Suicide by W. J. Tremeear (1924)
Sunday Observance by W. J. Tremeear (1924)
Taxation by W. J. Tremeear (1924)
Telegraphs by W. J. Tremeear (1924)
Telephones by W. J. Tremeear (1924)
Tender by W. J. Tremeear (1924)
Theaters, etc. by W. J. Tremeear (1924)
Theft by W. J. Tremeear (1924)
Timber by W. J. Tremeear (1924)
Torts by W. J. Tremeear (1924)
Trade Marks and Designs by W. J. Tremeear (1924)
Trade Name by W. J. Tremeear (1924)
Trade and Trade Unions by W. J. Tremeear (1924)
Treason by W. J. Tremeear (1924)
Trespass by W. J. Tremeear (1924)
Trials by W. Kent Power (1925)
Trusts and Trustees by W. Kent Power (1925)
Universities by A.J. Milligan (1925)
Vagrancy by W. J. Tremeear (1925)
Vital Statistics by A.J. Milligan (1925)
Waiver by W. J. Tremeear (1925)
War by A.J. Milligan (1925)
Waters and Watercourses by W. Kent Power (1925)
Weights and Measurer by W. J. Tremeear (1925)
Wills by W. J. Tremeear (1925)
Work and Labor by W. J. Tremeear (1925)
Workmen`s Compensation for Injuries by W. J. Tremeear
Wounding by W. J. Tremeear (1925)
Appendix 2 – First Ontario Edition of the CANADIAN ENCYCLOPEDIC DIGEST – 1st Edition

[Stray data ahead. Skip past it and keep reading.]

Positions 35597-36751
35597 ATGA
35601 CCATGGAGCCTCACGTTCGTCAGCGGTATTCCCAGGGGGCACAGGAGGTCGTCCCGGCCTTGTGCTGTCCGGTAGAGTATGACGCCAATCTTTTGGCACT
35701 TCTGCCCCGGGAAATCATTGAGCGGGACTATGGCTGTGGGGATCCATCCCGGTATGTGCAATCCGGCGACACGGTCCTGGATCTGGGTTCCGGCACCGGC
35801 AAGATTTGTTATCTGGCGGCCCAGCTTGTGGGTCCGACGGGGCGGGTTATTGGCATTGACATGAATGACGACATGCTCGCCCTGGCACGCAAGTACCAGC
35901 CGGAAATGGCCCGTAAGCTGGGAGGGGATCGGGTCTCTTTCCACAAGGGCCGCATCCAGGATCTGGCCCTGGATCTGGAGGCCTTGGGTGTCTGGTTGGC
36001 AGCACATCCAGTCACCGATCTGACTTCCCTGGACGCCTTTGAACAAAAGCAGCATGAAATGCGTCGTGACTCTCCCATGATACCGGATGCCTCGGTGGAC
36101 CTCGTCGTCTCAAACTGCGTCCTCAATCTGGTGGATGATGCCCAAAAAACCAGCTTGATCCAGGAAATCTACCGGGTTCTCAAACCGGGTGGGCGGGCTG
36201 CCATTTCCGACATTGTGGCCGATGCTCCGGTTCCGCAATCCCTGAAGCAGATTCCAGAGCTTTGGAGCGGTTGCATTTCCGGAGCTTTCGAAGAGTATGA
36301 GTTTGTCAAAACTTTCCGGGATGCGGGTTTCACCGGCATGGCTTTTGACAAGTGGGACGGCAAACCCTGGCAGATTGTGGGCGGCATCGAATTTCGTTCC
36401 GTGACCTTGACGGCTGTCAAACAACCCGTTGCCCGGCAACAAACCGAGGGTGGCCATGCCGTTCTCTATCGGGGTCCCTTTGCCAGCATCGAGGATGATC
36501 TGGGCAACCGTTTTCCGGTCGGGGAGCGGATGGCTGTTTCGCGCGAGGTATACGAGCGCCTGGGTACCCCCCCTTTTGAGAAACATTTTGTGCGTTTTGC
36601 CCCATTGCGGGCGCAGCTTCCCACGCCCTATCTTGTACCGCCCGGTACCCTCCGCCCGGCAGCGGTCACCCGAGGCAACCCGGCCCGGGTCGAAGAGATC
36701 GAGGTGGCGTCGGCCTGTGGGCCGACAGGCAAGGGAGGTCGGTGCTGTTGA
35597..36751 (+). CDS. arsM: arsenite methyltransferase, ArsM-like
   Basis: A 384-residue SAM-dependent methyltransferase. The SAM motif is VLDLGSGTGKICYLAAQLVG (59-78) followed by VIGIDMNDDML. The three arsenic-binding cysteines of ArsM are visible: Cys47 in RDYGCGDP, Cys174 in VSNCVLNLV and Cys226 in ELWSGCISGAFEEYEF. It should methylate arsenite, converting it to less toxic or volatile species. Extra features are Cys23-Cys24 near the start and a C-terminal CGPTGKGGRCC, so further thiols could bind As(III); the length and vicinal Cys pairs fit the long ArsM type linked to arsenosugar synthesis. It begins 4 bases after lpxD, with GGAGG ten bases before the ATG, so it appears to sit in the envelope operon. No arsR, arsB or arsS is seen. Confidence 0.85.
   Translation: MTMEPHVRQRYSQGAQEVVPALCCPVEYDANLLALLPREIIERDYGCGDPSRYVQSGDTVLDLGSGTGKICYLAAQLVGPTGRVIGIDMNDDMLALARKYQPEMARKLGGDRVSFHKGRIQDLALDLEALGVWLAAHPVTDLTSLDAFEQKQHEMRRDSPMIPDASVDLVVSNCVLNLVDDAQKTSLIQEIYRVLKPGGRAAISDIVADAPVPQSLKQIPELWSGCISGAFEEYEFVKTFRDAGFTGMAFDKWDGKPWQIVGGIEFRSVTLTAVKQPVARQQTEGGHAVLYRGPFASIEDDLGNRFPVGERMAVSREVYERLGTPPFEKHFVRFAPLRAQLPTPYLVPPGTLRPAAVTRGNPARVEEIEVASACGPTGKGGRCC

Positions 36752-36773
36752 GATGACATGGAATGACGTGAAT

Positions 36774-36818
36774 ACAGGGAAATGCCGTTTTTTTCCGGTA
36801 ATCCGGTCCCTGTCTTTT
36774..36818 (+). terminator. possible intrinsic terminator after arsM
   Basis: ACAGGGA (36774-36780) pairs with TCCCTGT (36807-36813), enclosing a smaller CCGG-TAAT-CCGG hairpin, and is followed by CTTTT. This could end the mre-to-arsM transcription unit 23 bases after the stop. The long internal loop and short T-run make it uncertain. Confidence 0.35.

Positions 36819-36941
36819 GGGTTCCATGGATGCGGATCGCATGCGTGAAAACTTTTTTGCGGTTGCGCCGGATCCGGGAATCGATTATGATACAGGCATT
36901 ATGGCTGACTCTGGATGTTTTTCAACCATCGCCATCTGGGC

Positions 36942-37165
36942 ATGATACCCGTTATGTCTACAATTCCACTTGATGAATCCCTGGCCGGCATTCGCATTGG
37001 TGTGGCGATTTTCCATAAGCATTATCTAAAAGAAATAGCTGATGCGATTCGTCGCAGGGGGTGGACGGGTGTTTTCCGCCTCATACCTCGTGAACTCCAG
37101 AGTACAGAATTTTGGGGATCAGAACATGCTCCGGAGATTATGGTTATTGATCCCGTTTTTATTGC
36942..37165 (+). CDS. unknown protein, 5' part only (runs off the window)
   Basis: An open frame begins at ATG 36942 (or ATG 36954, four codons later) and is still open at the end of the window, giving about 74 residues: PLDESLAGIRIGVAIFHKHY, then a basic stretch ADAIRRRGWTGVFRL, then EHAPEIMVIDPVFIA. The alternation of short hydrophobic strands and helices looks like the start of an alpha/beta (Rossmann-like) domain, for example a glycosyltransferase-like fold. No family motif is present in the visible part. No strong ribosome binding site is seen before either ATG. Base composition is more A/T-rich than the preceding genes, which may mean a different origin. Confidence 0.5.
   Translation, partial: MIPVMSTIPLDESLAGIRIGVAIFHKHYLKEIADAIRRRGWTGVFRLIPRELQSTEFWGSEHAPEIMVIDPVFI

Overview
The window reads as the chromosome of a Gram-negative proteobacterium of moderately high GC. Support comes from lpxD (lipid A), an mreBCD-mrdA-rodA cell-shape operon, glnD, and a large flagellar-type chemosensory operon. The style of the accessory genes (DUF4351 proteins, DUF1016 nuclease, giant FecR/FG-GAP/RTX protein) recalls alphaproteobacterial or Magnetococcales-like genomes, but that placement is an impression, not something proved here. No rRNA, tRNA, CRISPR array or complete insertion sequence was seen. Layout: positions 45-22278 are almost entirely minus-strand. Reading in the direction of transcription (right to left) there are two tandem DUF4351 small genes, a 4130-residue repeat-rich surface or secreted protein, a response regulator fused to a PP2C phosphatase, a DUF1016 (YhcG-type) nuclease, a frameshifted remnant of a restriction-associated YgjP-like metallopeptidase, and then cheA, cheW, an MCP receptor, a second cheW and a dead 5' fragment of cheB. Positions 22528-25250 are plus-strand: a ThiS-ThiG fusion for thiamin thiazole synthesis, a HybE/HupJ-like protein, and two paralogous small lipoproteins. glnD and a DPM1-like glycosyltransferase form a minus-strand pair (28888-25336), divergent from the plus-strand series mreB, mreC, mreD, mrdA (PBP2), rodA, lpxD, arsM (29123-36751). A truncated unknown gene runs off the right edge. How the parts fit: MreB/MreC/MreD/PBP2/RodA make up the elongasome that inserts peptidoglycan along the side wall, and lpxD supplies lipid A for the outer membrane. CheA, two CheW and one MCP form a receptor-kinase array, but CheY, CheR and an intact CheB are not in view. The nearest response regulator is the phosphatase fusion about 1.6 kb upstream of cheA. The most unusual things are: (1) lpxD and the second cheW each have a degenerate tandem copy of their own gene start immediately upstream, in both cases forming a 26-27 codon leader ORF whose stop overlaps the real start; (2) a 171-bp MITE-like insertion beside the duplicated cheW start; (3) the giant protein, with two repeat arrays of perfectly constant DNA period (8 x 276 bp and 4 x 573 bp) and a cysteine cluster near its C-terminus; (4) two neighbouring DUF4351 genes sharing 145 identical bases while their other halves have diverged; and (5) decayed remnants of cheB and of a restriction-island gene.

Consulting Editor – The Honourable William Renwick Riddell
Editors – S. Edward Bolton and D.A. Macrae
Copyright 1926 Burroughs and Company [Eastern] Ltd.

Volume 1
Absentees by W. Kent Power (1925)
Accession by W. J. Tremeear (1925)
Actions by W. Kent Power (1925)
Admiralty by W. J. Tremeear (1925)
Agency by S. Edward Bolton (1925)
Aliens by W. J. Tremeear (1925)
Animals by Paul Home (1925)
Annuities by W. J. Tremeear (1925)
Arbitration by Paul Home (1925)
Associations by W. J. Tremeear (1925)
Auctions and Auctioneers by W. J. Tremeear (1925)
Bailment by Hugh C. Farthing (1925)
Bankruptcy and Insolvency by W. J. Tremeear (1925)
Banks and Banking by W. Kent Power (1925)
Barristers and Solicitors by W. Kent Power (1925)